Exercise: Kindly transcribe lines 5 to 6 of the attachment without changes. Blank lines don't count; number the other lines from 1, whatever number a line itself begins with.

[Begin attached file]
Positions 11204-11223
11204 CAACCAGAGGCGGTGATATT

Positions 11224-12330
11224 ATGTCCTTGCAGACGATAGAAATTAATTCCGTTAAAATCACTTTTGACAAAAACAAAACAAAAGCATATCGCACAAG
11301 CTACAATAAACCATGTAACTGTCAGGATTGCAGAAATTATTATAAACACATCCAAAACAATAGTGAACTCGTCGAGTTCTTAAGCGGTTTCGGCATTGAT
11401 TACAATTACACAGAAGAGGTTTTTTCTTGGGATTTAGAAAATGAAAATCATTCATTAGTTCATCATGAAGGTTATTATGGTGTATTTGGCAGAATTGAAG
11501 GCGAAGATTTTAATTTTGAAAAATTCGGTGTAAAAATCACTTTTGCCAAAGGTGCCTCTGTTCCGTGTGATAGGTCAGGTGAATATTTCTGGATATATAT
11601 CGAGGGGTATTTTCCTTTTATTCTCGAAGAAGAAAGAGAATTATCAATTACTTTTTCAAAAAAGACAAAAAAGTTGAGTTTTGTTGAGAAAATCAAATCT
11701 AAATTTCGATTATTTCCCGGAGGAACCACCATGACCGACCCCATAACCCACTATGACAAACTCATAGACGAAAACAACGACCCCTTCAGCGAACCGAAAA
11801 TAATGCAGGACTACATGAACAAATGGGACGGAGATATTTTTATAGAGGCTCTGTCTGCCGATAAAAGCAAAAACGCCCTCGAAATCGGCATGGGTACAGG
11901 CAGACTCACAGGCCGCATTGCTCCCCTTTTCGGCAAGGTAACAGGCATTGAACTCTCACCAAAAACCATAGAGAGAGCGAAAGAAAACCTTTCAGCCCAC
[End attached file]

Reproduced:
11301 CTACAATAAACCATGTAACTGTCAGGATTGCAGAAATTATTATAAACACATCCAAAACAATAGTGAACTCGTCGAGTTCTTAAGCGGTTTCGGCATTGAT
11401 TACAATTACACAGAAGAGGTTTTTTCTTGGGATTTAGAAAATGAAAATCATTCATTAGTTCATCATGAAGGTTATTATGGTGTATTTGGCAGAATTGAAG